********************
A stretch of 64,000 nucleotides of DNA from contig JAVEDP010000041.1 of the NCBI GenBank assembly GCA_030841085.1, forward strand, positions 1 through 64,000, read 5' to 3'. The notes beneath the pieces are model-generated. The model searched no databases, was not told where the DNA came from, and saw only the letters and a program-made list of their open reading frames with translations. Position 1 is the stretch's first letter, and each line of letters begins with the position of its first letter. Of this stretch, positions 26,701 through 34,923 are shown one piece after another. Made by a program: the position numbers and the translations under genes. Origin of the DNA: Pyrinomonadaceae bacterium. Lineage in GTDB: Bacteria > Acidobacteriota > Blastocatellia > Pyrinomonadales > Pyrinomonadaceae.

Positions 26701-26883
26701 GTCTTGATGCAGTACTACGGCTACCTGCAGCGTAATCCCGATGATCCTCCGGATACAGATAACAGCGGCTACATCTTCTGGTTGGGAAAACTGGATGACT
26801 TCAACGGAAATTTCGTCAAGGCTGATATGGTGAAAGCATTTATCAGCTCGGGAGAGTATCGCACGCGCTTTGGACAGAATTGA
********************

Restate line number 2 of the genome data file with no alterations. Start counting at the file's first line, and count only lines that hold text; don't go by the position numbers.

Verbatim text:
Positions 26701-26883